24 May 2023
Radar - May 2023 – 3 of 3 Insights
The EU's approach to regulating AI is through top-down umbrella legislation. The European Commission proposed an AI Act in April 2021 as discussed here. The AI Act is intended to regulate the development and use of AI by providing a framework of requirements and obligations on its developers, deployers and users, together with regulatory oversight. The framework will be underpinned by a risk-categorisation for AI with 'high-risk' systems subject to the most stringent obligations, and a ban on 'unacceptable-use' systems.
Much of the subsequent debate around the draft AI Act has focused on the risk-categorisation system and definitions.
The European Parliament has provisionally agreed its negotiating position (likely to be formally adopted on 14 June 2023), which follows on from the Council adopting its position in December 2022.This means trilogues to arrive at the final version of the Act are likely to begin in early summer.
The Council's position
The Council of the European Union's proposed changes include:
The European Parliament's position
MEPs have suggested a number of potentially significant amendments to the Commission's proposal.
An amended list of banned 'unacceptable-risk' AI to include intrusive and discriminatory uses of AI systems such as:
Suggested changes would expand the scope of the high-risk areas to include harm to people's health and safety, fundamental rights, or the environment. High-risk systems will include AI systems used to influence voters in political campaigns and in social media recommender platforms (with more than 45m users under the DSA). High-risk obligations are more prescriptive, with a new requirement to carry out a fundamental rights assessment before use. However, the European Parliament's proposal also provides that an AI system which ostensibly falls within the high-risk category but which does not pose a significant risk can be notified to the relevant authority as being low-risk. The authority will have three months to object, during which time the AI system can be launched. Misclassifications will be subject to fines.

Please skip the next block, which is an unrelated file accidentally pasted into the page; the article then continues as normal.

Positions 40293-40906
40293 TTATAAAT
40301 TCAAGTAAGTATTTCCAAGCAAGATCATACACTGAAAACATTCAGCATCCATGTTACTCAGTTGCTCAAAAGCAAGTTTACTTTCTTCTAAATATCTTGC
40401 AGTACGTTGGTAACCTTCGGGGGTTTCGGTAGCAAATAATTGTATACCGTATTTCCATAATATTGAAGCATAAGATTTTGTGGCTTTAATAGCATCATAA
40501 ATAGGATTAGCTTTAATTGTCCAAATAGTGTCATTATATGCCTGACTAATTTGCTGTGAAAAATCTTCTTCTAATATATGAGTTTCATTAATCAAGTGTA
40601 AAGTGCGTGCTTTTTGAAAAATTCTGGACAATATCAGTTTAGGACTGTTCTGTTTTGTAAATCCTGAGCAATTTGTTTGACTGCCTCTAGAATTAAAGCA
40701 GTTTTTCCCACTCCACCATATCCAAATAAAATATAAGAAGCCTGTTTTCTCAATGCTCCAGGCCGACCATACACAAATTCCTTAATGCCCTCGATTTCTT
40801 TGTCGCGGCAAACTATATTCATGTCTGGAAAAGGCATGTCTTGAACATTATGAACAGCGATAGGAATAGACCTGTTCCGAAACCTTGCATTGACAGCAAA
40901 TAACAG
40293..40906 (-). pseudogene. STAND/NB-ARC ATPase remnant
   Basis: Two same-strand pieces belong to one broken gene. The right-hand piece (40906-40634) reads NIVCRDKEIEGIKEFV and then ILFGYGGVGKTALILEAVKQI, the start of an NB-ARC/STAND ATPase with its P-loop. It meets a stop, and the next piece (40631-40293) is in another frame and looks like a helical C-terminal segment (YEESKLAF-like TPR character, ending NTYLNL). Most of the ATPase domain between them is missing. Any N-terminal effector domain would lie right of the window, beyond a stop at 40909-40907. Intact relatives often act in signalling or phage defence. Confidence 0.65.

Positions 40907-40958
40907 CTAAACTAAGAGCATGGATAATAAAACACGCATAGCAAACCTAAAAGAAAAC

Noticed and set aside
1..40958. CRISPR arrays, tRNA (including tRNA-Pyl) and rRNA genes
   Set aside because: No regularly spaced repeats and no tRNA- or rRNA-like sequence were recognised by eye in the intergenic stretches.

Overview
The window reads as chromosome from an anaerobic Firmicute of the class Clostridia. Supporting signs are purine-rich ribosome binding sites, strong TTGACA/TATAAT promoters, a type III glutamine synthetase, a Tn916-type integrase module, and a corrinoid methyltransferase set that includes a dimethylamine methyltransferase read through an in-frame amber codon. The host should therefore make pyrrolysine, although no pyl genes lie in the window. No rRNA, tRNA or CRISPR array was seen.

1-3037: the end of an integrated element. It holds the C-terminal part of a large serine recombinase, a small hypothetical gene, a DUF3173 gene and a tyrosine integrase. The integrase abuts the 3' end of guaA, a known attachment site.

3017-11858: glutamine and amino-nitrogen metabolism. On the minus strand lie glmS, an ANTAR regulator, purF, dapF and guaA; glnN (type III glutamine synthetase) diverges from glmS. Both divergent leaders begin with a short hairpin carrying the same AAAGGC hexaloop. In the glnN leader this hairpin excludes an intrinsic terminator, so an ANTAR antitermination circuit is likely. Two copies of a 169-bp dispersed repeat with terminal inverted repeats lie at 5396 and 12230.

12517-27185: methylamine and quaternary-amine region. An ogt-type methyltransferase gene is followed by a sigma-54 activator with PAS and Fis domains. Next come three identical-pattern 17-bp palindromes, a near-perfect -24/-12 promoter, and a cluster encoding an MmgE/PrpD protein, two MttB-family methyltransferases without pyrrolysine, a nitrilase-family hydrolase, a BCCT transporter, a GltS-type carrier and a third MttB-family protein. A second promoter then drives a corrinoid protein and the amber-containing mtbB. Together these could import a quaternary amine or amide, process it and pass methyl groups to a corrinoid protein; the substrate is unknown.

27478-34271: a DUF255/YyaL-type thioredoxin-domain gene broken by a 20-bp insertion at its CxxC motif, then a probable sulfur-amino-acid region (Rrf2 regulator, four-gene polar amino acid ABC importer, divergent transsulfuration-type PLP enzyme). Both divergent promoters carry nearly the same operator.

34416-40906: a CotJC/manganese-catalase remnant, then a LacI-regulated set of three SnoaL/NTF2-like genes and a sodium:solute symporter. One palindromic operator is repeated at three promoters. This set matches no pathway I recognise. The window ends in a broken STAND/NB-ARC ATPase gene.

Enhanced measures for foundation and generative AI models
Providers of foundation model AIs would be required to guarantee protection of fundamental rights, health and safety, and the environment, democracy and rule of law. They would be subject to risk assessment and mitigation requirements, data governance provisions, and to obligations to comply with design, information and environmental requirements, as well as to register in the EU database.
Generative AI model providers would be subject to additional transparency requirements, including to disclose that content is generated by AI. Models would have to be designed to prevent them from generating illegal content and providers will need to publish summaries of copyrighted data used for training. They will also be subject to assessment by independent third parties.
MEPs propose additional rights for citizens to file complaints about AI systems and receive explanations of decisions reached by high-risk AI systems that significantly impact them.
See here for more on the European Parliament's position.
Anyone developing, deploying or using AI in the EU, placing AI systems on the EU market or putting them into service there, or whose systems produce output used in the EU, will be impacted by the AI Act and will be waiting for the outcome of the trilogues. The European Commission is hoping that the AI Act will be in force by the end of 2023, following which there will be a two-year implementation period.
24 May 2023
24 May 2023
24 May 2023
by Louise Popple and Debbie Heywood